Time to think differently?
To the editor:
After reading the various letters regarding the mayor, the Development Board and the code enforcement officials, it has become apparent to me that maybe it’s time to think differently. When individuals in leadership are attacked, the normal human response is to defend. You can read various Saranac Lake officials choosing sides and defending the code, their position or the mayor. There are also individuals who can relate to the complaints and are choosing sides with those that are complaining. This is also the normal human response. It’s called confirmation bias. You can watch it on TV with all the polarized discussions occurring daily. Normally we humans seek information that we agree with. When we all nod together, we assume we have a collective of people that agree they are on the “right” side.
To be clear, when everyone agrees, it does not necessarily mean they are “right.” It means they agree. More importantly, when one person disagrees, that is the most important perspective in the room. We should want to know why that person or group of people have that perspective. Looking at each other’s perspective and applying logic and compromise is how solutions are made. That occurs by listening, collaborating and compromising.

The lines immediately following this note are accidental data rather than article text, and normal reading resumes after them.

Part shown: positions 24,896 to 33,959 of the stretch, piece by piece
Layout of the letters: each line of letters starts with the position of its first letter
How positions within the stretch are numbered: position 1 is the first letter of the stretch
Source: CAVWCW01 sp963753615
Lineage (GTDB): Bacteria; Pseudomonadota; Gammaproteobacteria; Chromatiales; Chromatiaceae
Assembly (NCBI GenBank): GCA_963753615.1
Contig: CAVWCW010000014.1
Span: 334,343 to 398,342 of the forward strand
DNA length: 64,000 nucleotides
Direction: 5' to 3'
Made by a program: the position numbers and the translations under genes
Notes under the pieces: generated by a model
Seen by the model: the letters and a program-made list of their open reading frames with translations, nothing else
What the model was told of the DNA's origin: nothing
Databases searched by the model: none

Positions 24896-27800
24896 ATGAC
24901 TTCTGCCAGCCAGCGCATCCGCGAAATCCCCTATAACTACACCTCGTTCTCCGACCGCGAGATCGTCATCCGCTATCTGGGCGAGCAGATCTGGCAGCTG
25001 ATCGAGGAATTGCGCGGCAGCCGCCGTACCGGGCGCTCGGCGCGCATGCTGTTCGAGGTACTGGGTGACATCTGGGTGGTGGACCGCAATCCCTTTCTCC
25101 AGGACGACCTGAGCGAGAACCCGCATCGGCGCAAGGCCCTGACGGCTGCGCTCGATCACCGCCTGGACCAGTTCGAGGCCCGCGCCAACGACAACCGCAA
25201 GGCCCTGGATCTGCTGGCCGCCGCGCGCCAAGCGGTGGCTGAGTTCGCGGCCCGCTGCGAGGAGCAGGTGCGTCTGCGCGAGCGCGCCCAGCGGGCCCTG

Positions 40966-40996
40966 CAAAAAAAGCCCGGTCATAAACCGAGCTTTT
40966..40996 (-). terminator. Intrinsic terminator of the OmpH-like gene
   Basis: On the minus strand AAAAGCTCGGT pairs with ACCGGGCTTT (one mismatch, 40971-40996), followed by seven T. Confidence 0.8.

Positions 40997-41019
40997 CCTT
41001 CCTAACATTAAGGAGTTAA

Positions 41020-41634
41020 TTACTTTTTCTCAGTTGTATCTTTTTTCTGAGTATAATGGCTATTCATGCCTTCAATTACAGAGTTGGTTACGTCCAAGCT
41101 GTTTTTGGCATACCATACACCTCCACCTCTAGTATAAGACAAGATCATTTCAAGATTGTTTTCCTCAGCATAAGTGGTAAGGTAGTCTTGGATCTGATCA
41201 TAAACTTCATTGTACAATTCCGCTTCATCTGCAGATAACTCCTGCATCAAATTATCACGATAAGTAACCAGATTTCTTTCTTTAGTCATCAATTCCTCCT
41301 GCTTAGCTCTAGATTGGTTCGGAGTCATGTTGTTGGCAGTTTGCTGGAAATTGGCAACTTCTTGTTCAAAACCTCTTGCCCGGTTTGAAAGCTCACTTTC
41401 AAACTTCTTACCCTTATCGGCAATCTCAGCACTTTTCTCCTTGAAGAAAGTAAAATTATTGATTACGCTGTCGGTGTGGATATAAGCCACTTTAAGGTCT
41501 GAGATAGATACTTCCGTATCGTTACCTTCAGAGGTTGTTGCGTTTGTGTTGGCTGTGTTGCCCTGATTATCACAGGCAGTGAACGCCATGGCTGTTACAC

Rather than attack the mayor or the code enforcement officers, we should be interested in why at least four general contractors, that I know of, will not work in the village of Saranac Lake. When the code is followed by the letter, are we assuming the humans who developed the code are perfect? IS there a link between failed and abandoned projects and the lack of workers available in Saranac Lake to keep businesses open full time? Rather than take a defense posture, defending against perceived arguments and attacks, how about recognize that people’s perceptions arise from somewhere. Finding solutions to change those perspectives is what is needed.
J.K. Rowling brought her book to 12 editors. They all turned “Harry Potter” down. The 13th editor gave Chapter 1 of the book to his boss’s 8-year-old. The child was so excited, the editor published the book. The editor took the perspective of one 8-year-old over the advice of 12 editors. When everyone agrees, the person that can provide the most insight is the one who disagrees. Maybe if we listen to those who are frustrated instead of defending the human-made code, we can look for solutions to improve our village.
I believe everyone involved has that common goal: to improve the village of Saranac Lake. If the unintended result is discouragement, then it’s time to change the tactics. Who will listen?
Think Tank Project LLC